So, as part of “the market,” we need to do something.

          My choice is to keep my Citibank-issued card, but stop using it for anything. Why? Well, if I close it, Citi gets no slice of my purchases. That’s also the case if I just stop using it, but Citi will continue to incur the costs of maintaining the account. Balance transfer offer? They pay for the paper and postage. Updated terms and conditions? Ditto. Fraudulent charges occur? I hope it doesn’t happen, but if it does they might have to eat at least some of them, and they have to pay all the manpower to get them backed out. And there’s no annual fee, so from a personal standpoint this makes zero difference to me.

          1. If your favorite FFL can’t use Citi to buy or sell guns, they’re going to look for an alternative so they can stay in business.
            If I can’t use Citi to buy mags, guns, or other items, then I’m going to start using an alternative. Because I’m not about to stop buying guns.

            If find an alternative, there’s a good chance I’m going to use it for all my other purchases as well. Likewise the gunshop when they go to buy stuff.

            That’s the mechanism where the market will punish that kind of stupidity.

          2. Your logic is indeed accurate, but they won’t know WHY you did it. If the timing of this announcement comes hand-in-hand with a lot of dropped accounts, they will connect the dots. I don’t argue you can’t do what you say (not even rationally or morally, as opposed to “my edict”), but think dropping the card — especially with an explanation made to customer service) is a much more undisputable message.

      1. That “long memory” thing sucks some times. It was one thing to hate on Ruger when Bill was in charge siding against 10 round mags, but he’s dead. The S&W management that caved to Clinton is long gone. Once a company like that changes management and does things differently (see S&W’s response to Blackrock https://gunfreezone.net/index.php/2018/03/08/this-is-how-to-make-a-corporate-statement/) they should be given another chance.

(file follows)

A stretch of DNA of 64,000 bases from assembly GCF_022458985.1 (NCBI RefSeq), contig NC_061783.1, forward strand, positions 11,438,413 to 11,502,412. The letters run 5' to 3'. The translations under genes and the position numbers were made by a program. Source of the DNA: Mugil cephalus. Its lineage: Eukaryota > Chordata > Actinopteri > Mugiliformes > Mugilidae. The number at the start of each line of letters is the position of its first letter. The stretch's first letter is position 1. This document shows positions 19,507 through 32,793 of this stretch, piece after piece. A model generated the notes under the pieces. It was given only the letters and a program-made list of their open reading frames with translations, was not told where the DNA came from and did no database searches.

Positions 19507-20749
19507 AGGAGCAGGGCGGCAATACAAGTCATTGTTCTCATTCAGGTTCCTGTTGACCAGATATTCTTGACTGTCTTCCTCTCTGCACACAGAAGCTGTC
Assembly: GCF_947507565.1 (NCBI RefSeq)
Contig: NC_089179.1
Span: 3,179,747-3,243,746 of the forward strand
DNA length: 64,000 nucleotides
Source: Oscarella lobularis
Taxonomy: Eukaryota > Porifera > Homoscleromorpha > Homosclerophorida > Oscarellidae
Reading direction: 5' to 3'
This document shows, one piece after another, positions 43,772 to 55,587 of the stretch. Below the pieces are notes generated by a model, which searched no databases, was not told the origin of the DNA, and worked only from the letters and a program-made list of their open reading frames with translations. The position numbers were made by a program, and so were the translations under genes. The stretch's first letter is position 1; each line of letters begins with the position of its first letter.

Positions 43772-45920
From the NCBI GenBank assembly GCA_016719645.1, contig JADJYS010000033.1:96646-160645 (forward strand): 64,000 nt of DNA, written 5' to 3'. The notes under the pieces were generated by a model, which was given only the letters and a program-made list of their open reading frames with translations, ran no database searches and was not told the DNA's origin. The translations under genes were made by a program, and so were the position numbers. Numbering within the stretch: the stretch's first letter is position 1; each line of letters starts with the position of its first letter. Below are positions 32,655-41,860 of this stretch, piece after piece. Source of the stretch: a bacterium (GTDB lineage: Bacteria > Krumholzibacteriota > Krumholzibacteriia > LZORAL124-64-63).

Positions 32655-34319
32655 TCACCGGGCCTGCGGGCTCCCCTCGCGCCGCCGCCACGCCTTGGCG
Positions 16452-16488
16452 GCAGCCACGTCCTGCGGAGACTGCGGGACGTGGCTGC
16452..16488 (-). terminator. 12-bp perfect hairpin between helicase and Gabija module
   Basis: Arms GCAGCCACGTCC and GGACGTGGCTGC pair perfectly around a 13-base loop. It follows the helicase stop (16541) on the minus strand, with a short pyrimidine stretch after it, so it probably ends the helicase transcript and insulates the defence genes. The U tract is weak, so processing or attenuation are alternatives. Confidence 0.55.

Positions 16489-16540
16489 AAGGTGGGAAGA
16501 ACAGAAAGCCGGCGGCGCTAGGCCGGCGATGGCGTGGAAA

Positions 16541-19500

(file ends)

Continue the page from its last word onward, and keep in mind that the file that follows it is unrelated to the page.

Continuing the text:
Remington is no longer owned by Cerberus/Freedom Group. It’s under new management with new priories. I hope they are able to come out of this reborn and that the gun community will give a 200 year old iconic American brand a second chance.

        Let’s not throw the baby out with the management bathwater.

        1. I agree to a large extent – in fact, I bought a S&W Performance Center 1911 as my first “higher-ish end” 1911, and their response to Blackrock was what nudged me over the decision vertex. Ruger makes AR-15s.

          On the other hand, S&W revolvers still have Hillary holes, so there’s that.

          1. That is just engineering. Tooling and design work is expensive and hard. If you are going to make a gun, it is most cost effective to make it 50 state legal. That means you have to comply with CA and MA requirements. The side effect is that people in free states still have CA/MA legal guns with extra features. That’s the nature of the beast.

  4. we will require new retail sector clients or partners to adhere to these best practices: (1) they don’t sell firearms to someone who hasn’t passed a background check
    ———-
    This is virtue signalling at its most retarded. Like ANY business in the USA can sell a gun without a BGC?